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I would just add that Aw isn't everything. I am thinking of ganaches that separate because (presumably) they have too much fat vs. water. Their Aw reading might be fine, but they are still unusable without doctoring. I would like to avoid that unpleasant turn of events. I looked again at the video I watched earlier today from Chocolate Academy Online, and indeed Russ Thayer does say the chocolatier needs to know the percentages of the various ingredients in everything in the ganache. Perhaps it is telling that when he goes into detail, he deals only with the basics, such as fat, cocoa butter, water, sugar. Surely it is not possible to know the makeup of every ingredient. The spreadsheet on balancing ganaches that appeared on eGullet some years ago does list specific ingredients for a particular recipe (my favorite is "bold mint liqueur"--whatever that is). I wonder if those who have Ganache Solution or similar programs could say what those apps do about "exotic" ingredients.

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@teonzo, You stated that "All the cocoa in white chocolate is given by cocoa butter, so you just need to look for that number."
 

In the case of Opalys, which is labeled 33%, I found a chocolate seller that provides a spec sheet for this chocolate. The relevant numbers are 33% cocoa butter but 44% fat. Would the discrepancy be that of the 32% milk listed, some of that is fat? This would make sense as the ingredient list on the Opalys bag includes "whole milk powder."

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Personally I think there is no need to create a new recipe each time. You can group the ganaches in few classes: infusions, fruit purees, nuts (many professionals use ganaches not giandujas for some nuts like pistachio and macadamia, just to save costs)... Then there are the different chocolates you are using: dark, milk and white, maybe a combination of dark and milk. The total of these basic recipes is not huge, once you found the basic recipes that satisfy you then your job is almost done. You just need to fine tune your next recipe, starting from a basic one. If you want to use a new spice then there is no need to create the recipe from zero, you just need to pick the recipe you are using for another spice and you are almost done, you just need to adapt the amount of spice and maybe the infusion method (hot, cold, whatever). Fine tuning is not going to ruin the balance of your recipe, its impact is comparable to the human fluctuations. Someone could be able to develop hundreds of new flavours without knowing a single thing about the technical aspects of balancing a recipe.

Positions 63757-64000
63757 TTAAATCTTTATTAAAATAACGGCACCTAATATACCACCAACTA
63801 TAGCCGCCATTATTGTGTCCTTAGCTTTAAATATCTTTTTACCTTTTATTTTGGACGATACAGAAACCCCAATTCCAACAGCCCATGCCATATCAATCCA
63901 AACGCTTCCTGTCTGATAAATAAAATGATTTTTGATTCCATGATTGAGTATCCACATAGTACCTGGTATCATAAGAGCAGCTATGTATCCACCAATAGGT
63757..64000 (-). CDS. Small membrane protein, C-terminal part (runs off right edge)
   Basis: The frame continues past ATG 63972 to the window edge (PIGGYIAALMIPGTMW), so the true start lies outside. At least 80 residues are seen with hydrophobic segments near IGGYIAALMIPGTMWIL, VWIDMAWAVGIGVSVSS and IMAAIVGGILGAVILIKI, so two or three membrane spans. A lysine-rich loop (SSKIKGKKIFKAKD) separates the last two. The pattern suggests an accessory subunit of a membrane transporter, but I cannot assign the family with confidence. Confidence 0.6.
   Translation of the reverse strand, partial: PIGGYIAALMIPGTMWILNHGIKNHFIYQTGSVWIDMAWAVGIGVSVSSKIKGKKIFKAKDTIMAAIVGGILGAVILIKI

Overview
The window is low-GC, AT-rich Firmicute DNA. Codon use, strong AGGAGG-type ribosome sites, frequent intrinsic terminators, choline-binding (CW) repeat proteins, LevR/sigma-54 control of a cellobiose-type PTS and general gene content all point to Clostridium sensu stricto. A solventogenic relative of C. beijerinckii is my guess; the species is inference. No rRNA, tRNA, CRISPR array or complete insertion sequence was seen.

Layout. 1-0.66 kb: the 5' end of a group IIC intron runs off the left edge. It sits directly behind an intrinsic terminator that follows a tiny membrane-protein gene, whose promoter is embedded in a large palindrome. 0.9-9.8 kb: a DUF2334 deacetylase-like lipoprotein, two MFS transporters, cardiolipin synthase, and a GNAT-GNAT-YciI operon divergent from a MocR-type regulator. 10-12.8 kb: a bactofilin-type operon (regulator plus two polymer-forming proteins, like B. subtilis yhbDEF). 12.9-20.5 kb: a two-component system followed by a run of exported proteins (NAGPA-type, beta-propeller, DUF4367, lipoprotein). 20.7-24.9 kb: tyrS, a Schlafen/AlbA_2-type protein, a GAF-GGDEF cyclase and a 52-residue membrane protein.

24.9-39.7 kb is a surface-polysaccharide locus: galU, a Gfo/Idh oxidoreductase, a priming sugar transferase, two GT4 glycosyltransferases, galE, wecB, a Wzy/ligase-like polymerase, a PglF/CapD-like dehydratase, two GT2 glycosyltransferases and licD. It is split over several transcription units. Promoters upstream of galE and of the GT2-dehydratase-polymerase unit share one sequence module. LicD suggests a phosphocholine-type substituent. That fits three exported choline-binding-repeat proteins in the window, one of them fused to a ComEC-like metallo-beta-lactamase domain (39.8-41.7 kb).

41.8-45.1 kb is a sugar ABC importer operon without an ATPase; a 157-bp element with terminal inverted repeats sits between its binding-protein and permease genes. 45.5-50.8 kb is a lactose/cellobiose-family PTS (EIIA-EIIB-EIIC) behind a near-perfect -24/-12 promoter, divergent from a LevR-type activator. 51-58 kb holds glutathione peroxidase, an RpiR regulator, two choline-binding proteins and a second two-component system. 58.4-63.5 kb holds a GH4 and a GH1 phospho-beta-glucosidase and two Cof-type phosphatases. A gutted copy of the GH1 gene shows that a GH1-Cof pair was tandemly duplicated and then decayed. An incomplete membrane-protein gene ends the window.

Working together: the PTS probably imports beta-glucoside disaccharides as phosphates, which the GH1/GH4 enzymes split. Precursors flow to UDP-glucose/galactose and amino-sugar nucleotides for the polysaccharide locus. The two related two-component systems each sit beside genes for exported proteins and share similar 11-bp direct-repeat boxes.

If a ganache separates and it was not a human error about execution, then it means the recipe was created blindly. To avoid this it just takes to start from a trusted recipe for a similar class. I can think of some exceptions for some weird ingredients like gorgonzola, but I doubt they are included in any study.

 

Whole milk (sold here, I'm reading the label from the package) is composed of about 4.5% carbohydrates, 3.5% proteins, 3.5% fats, the rest water. So whole milk powder should be composed about of 40% carbohydrates, 30% proteins, 30% fats. If the Opalys is composed of 32% whole milk powder, then this 32% is around 12% carbohydrates, 10% proteins, 10% fats, so this explains the difference between the cocoa butter % and the total fat %. This amount of milk fats explains also why Opalys has a good taste and is such a PITA to work with. Usually white and milk chocolates are made with skim milk powder to save on costs and troubles.

 

 

 

Teo

 

Teo